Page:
Reflecting on Reflection ~ The journey to coaching maturity

We recently published an article entitled “Reflecting on Reflection ~ The journey to coaching maturity” written by Kerry Woodcock, PhD, CPCC, ORSCC, PCC, ACTC, EMCC-SP;    Larissa Thurlow PCC, ACTC, ITCA, EMCC-SP, ESIA, CEC, ORCC; & Sherry Matheson CPCC, ORSCC, PCC, ACTC.


Are some coaches more mature than others? And how have you matured along your coaching journey? We recognize and honour that as coaches, we are all at different levels of maturity. Reflecting in and on our practice, where do we consciously and unconsciously enable or inhibit our development and journey to coaching mastery?

The journey to maturity invites you to step into a review of your path so far, stand still long enough to notice where you are now, and look towards what lies ahead for you, both as a coach and as a human being. In other words, to develop your capability and capacity to be reflective, reflexive and pre-flective (Schön, 1984) through practice.


As you look back through the rear view mirror of your coaching journey, what has supported and challenged you the most to be pre-reflective, reflexive and reflective as a coach? What are the peak moments you have experienced?

For the authors of this article, becoming a team coach who co-coaches was one of the milestones that had the biggest impact on our overall reflective practice. The greater complexity of team coaching and the alignment process with our co-coaches requires a considerable commitment to pre-flective practice (re-flecting-prior-to-action) through prepping and briefing with our co-coach before a team coaching session and reflective practice (reflecting-on-action) through de-briefing with our co-coach after a team coaching session.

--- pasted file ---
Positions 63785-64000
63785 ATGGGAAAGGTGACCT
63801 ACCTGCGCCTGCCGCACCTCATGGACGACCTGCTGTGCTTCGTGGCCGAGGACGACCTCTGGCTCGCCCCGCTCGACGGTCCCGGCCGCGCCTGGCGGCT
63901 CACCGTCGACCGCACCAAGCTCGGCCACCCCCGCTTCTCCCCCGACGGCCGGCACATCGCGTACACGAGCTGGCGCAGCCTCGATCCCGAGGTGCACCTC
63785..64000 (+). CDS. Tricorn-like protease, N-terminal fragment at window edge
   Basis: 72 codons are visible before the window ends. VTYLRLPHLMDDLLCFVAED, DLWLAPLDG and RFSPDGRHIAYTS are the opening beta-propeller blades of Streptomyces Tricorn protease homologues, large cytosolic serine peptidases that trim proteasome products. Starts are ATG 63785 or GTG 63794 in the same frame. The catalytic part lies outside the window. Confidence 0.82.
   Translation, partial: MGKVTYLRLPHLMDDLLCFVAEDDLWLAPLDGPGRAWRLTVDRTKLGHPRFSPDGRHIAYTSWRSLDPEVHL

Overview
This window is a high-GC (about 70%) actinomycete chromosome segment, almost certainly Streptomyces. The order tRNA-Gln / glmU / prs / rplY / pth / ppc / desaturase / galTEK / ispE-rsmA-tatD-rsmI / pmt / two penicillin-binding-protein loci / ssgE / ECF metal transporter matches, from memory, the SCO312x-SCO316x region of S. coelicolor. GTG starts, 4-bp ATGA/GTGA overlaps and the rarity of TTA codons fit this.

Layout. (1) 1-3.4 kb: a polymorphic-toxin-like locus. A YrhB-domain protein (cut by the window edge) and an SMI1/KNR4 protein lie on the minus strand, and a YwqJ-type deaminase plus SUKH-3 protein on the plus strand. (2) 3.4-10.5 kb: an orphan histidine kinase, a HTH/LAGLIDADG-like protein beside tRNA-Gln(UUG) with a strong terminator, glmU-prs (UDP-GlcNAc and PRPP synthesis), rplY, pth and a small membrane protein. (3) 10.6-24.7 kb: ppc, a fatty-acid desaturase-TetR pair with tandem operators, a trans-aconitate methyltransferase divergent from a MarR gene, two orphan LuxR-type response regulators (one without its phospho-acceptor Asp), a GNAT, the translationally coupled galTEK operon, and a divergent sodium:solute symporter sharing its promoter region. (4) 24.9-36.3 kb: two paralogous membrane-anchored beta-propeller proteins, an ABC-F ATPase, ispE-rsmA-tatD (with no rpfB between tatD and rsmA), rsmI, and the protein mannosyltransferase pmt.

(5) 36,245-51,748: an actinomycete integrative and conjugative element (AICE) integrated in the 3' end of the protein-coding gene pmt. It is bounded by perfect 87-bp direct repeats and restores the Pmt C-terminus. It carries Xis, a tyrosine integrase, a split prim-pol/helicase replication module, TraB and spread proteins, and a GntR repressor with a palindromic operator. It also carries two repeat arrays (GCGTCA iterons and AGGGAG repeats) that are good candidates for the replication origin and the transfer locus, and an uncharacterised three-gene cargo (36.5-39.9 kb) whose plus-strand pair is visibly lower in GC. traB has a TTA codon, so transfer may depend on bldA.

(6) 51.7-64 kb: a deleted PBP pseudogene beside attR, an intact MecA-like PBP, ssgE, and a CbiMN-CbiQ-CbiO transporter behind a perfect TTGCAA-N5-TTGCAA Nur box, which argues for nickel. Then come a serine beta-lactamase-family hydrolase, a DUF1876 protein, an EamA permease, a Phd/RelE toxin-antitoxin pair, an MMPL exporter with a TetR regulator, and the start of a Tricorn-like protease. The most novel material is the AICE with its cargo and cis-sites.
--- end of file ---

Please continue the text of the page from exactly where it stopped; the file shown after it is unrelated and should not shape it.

We supplemented these practices with receiving coach mentoring and supervision – recalling what we think happened, interpreting meaning, considering alternative courses of action and planning for application of learnings. Additionally, providing mentoring and training for coaches, supported our introspection and further reflection.

We generally find that the intensity of pre-flective and reflective practice isn’t as strong in individual coaching. Most coaches tend to lean more into these practices in relational dialogue with their clients in the immediacy of the beginning and end of each individual coaching session.

The ability to be reflexive (reflecting-in-action) developed over time, in relationship with individuals and teams, through the awareness and acknowledgement of parallel processes. Becoming coach supervisors (and later a supervisor trainers) amplified our reflexive practice through the awareness of transference and countertransference in the supervisor-supervisee relationship.

Outside of coaching, writing (fiction and non-fiction), painting, listening to narrative interviews, journaling, dialoguing with friends, and retreats serve the more conventional reflective practice, while dancing and breathwork serves a more reflexive practice, and walking and talking a less developed pre-flective practice.

On reflection, what has supported and challenged our reflective practice the most is as co-learner through relationship. What about you?


As you look into the mirror and see where you are now on your coaching journey, what do you notice supports you to enter a reflective space?

This inquiry arose from one of the students in a Team Coaching Supervision Training Program noticing in the moment that they were finding it challenging to enter into a reflective space. Some of the ways we have found to enter into a reflective space through either connecting into our internal world by being attentive to in-the-moment body sensations, or through breathwork, and/or connecting to our external world through catching what is reflected back to us from the world channel through visual and auditory channels.